To her credit, she now admits that autonomy is not the overriding good it is usually held to be within feminist thought. However, she is still disastrously wrong in her approach to marriage.
She suggests to women that it is better to settle rather than to hold out for Mr Right. Her concept of settling, though, is overly drastic. It doesn't mean accepting someone who is imperfect but whom you can nonetheless love. Rather, she thinks of settling as accepting a loveless relationship, but one in which the work of raising a family is shared.
Here is a selection of her thoughts on settling:
Marriage [is] more like a partnership formed to run a very small, mundane, and often boring non-profit business ... The couples my friend and I saw in the park that summer were enviable but not because they seemed so in love - they were enviable because the husbands played with the kids for 20 minutes so their wives could eat lunch ... So if you rarely see your husband - but he's a decent guy who takes out the trash and sets up the baby gear, and he provides a second income that allows you to spend time with your child instead of working 60 hours a week to support a family on your own - how much does it matter whether the guy you marry is The One ... when I think of marriage nowadays my role models are the television characters Will and Grace ... So what if Will and Grace weren't having sex with each other?
She goes on to write that she should have thought of marriage in terms of its "cold, hard benefits" and then she asks this disconcerting question:
By 40, if you get a cold shiver down your spine at the thought of embracing a certain guy, but you enjoy his company more than anyone else's, is that settling or making an adult compromise?
I wonder what the "certain guy" would think of such an arrangement.
Lori Gottlieb has rushed straight from holding out for a super perfect Mr Right, to pondering marriage to someone she doesn't even want to touch. There's much ground in the middle she might have considered.
For instance, in her essay Lori Gottlieb recalls that she spent her youth waiting for a "soul mate", a man with whom she felt a "cosmic connection" and a "divine spark". The instinct here is a fine one, but it needs to be tempered so that we don't end up searching for an idealised spiritual category rather than a real person. Lori Gottlieb tells us that she once:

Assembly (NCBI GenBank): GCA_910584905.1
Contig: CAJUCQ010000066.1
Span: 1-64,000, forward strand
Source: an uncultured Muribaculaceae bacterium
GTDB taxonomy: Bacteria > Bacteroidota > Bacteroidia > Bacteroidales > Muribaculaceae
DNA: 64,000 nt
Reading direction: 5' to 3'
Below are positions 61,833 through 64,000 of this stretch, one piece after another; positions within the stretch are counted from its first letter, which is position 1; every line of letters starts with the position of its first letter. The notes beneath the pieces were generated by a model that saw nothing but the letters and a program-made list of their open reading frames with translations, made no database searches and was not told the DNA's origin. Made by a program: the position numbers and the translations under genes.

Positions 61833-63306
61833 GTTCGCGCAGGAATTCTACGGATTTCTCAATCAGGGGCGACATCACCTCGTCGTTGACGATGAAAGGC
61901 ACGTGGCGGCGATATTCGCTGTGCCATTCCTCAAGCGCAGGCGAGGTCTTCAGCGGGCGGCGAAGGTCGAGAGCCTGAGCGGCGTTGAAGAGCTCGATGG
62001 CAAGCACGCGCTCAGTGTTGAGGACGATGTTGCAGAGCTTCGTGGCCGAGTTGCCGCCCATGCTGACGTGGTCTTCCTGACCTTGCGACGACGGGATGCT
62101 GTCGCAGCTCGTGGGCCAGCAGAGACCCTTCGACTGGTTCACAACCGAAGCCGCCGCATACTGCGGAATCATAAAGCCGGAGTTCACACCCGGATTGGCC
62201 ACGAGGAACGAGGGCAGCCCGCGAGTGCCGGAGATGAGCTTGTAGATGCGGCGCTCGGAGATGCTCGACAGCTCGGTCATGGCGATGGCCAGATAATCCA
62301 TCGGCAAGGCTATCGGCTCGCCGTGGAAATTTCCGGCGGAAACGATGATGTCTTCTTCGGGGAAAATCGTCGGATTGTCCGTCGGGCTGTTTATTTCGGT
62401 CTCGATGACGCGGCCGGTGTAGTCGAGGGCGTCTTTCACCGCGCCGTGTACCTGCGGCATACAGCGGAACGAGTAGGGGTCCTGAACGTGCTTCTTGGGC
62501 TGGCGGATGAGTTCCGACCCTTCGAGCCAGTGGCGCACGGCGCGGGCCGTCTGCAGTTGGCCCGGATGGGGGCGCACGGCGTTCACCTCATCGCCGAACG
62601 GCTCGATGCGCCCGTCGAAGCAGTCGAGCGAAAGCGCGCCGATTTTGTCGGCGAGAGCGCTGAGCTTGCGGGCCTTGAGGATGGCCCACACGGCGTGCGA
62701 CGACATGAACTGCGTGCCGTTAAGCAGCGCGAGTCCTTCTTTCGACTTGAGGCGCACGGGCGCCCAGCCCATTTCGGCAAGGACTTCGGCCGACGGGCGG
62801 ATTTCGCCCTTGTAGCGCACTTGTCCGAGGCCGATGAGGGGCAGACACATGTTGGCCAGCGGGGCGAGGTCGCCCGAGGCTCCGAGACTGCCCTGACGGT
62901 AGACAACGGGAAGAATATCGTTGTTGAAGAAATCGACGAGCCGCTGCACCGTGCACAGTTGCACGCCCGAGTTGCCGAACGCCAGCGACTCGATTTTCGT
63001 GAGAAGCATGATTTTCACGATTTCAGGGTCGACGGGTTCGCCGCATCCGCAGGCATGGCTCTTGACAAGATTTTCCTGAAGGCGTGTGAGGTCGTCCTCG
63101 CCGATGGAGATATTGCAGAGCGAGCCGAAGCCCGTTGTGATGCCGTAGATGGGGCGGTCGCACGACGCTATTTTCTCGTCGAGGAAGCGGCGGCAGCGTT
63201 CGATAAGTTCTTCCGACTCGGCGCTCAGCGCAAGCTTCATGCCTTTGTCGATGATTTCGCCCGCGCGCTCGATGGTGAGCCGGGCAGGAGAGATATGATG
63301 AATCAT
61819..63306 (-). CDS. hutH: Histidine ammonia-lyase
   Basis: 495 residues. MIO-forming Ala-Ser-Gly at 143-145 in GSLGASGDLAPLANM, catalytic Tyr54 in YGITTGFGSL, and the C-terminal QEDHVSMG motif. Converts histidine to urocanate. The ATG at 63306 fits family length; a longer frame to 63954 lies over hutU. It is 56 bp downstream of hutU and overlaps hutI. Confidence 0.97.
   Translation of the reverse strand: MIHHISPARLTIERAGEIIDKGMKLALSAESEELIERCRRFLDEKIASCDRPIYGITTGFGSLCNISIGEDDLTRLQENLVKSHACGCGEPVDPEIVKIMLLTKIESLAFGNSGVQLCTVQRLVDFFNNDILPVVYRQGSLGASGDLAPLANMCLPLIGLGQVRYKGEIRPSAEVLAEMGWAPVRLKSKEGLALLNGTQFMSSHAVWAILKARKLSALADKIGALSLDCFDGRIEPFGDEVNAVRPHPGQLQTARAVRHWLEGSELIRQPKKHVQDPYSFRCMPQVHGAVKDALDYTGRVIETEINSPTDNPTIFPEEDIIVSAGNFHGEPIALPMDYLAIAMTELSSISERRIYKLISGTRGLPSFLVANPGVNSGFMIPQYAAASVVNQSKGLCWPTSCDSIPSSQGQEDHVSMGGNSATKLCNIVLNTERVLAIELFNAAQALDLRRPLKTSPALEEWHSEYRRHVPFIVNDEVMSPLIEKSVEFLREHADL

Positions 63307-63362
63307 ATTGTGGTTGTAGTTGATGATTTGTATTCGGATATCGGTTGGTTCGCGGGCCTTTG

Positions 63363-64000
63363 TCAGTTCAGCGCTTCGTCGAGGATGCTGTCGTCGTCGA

dated someone who appeared to be highly compatible with me - we had much in common, and strong physical chemistry - but while our sensibilities were similar, they proved to be a half-note off, so we never quite felt in harmony, or never viewed the world through quite the same lens.
This idea of being "a half-note off" and not viewing the world "through quite the same lens" is what you would expect if you are searching for an idealisation; it's as if we were looking for the perfect "other gender" of ourselves - something which doesn't exist.
It's a similar situation when it comes to the romantic ideal of rescue. There is a female instinct to want to be saved by a man who sweeps them up, marries them and causes them to live happily ever after. In a tempered form, this instinct mightn't be such a bad thing; many men do have the corresponding impulse to play the rescuer role.
But a lot of women don't seem to temper the ideal; they believe literally in the "happily ever after" and are disappointed (or made angry or discontent) when a man doesn't deliver the perfect salvation which is not in his power to distribute.
I suspect that intellectual or creative women like Lori Gottlieb are more susceptible to pushing romantic ideals to their ultimate ends, rather than focusing on what might really be experienced.